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Copper's fight for critical mineral status gets political push

Some of the biggest names in copper have found high-ranking political allies to support their efforts to get the wiring metal added to a list of minerals deemed critical to the US.

Senator Kyrsten Sinema, an Independent from Arizona, sent a letter with other lawmakers on Thursday urging Interior Secretary Deb Haaland to “revisit and reconsider the designation of copper as a critical mineral.”

Signers included other senators whose home states are hubs of copper production and manufacturing, including Mark Kelly of Arizona, Joe Manchin of West Virginia, Indiana’s Mike BraunRaphael Warnock of Georgia and Mitt Romney of Utah.

“This should be a no-brainer,” Sinema said in an interview. “We have major gaps in both our ability to mine and process these minerals to ensure our energy security for the future, and the administration knows how important copper is to our domestic and national security.”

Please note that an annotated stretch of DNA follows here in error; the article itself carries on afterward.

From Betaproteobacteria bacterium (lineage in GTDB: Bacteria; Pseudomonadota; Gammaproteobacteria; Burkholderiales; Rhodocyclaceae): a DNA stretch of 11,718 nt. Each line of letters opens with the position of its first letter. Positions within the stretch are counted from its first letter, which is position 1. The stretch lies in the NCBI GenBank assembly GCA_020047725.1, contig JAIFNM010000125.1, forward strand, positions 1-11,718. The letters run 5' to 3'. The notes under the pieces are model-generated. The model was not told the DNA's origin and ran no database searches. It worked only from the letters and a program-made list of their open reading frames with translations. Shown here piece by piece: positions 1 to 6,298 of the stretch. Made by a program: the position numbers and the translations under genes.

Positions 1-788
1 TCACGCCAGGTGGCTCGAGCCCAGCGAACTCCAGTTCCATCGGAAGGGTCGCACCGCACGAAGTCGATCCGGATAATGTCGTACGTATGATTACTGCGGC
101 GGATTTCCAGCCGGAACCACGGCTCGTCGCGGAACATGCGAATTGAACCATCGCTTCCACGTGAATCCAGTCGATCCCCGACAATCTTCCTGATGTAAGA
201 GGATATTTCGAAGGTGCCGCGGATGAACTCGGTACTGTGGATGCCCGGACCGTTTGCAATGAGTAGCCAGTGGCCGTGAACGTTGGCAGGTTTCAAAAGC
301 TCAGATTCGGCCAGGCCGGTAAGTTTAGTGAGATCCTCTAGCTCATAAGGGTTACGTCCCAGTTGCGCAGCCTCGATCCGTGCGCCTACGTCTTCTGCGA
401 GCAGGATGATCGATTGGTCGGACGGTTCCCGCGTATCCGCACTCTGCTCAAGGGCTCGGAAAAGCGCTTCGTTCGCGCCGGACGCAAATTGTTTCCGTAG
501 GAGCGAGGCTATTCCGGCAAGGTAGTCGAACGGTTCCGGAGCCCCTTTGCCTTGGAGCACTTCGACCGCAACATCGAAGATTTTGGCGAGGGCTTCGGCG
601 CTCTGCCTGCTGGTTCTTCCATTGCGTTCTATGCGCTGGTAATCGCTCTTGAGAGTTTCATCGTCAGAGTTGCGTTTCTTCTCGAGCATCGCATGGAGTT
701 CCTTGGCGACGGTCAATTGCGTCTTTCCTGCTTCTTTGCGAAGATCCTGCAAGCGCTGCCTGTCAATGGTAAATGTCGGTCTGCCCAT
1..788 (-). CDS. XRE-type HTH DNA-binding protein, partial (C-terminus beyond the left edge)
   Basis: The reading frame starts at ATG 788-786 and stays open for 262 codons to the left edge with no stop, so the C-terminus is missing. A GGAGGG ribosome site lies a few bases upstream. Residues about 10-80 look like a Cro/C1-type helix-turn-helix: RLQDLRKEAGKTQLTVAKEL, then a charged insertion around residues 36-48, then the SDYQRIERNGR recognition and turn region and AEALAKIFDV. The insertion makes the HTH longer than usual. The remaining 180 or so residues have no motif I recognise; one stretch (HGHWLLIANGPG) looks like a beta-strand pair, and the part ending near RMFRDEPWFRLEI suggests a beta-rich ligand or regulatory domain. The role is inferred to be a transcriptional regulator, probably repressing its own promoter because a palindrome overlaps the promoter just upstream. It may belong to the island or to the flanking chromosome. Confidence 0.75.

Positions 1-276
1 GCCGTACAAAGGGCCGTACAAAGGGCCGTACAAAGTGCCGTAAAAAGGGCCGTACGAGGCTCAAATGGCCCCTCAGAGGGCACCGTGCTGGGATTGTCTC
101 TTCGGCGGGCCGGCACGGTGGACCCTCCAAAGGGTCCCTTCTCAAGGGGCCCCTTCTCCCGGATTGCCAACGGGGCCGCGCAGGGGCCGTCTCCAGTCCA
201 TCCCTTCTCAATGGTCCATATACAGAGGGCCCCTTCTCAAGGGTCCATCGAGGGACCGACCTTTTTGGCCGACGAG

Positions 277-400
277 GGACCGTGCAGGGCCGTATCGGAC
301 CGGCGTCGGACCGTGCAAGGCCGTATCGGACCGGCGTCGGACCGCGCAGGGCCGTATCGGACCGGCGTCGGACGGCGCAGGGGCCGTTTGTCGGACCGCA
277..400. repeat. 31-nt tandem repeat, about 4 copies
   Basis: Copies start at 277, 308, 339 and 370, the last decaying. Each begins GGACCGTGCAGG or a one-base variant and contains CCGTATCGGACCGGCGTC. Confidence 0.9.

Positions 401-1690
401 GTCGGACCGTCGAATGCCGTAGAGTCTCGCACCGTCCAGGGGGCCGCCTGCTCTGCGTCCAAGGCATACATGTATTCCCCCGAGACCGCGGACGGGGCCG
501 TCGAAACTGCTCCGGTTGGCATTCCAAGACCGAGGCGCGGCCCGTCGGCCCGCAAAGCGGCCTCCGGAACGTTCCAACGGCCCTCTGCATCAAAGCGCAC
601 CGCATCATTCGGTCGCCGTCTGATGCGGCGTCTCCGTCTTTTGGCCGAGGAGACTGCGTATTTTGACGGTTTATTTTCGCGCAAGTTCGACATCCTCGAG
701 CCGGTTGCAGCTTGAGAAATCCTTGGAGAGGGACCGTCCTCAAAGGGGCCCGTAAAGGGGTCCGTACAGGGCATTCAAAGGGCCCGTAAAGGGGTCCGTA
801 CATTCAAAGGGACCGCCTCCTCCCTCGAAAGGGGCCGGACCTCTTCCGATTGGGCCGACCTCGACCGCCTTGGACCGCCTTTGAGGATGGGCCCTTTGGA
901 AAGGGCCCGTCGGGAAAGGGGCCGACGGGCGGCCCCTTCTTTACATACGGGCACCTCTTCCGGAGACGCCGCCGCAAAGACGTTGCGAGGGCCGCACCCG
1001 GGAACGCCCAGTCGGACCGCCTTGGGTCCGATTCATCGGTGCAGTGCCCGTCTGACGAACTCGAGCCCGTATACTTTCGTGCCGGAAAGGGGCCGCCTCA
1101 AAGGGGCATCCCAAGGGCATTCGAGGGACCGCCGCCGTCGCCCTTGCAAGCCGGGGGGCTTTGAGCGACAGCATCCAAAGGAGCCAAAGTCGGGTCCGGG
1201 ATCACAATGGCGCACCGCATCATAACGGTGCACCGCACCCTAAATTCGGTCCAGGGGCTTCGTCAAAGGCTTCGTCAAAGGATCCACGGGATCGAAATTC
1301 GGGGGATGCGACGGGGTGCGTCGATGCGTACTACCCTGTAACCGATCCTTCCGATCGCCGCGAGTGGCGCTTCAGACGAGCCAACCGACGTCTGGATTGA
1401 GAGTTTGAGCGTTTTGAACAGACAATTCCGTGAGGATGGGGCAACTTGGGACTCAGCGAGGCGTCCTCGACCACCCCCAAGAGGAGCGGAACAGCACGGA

The letter warns of a “significant increase in the supply risk” of copper driven by economic and geopolitical events like the war in Ukraine.

“Given the enormous investment required, the time lag for new sources of supply, and projected demand, time is of the essence,” the letter said.

Separately, Representatives Brian Higgins, a Democrat of New York, and Robert Latta, a Republican of Ohio signed a February 2 letter also calling on Haaland to immediately reconsider adding copper as a critical mineral.

The push adds to lobbying by the Copper Development Association to urge the US government to consider copper critical, joining a list of 50 other minerals already identified as vital by the government. The association’s members include some of the biggest copper producers including Rio Tinto Group, BHP Group and Freeport-McMoRan, as well as fabricators such as Mueller Industries Inc.

The US critical minerals list is updated every three years and includes key battery metals needed for electric vehicle production such as nickel, lithium and zinc. The latest update, in 2022, did not include copper despite the lobbying efforts, though it did add nickel and zinc. The senators are calling on the White House to skip the usual three-year review and add copper to the list as soon as possible.

Some of the world’s largest miners and metals traders have warned that a massive shortfall will emerge for copper, holding back global growth and throwing international climate goals off course given their importance to electrifying economies.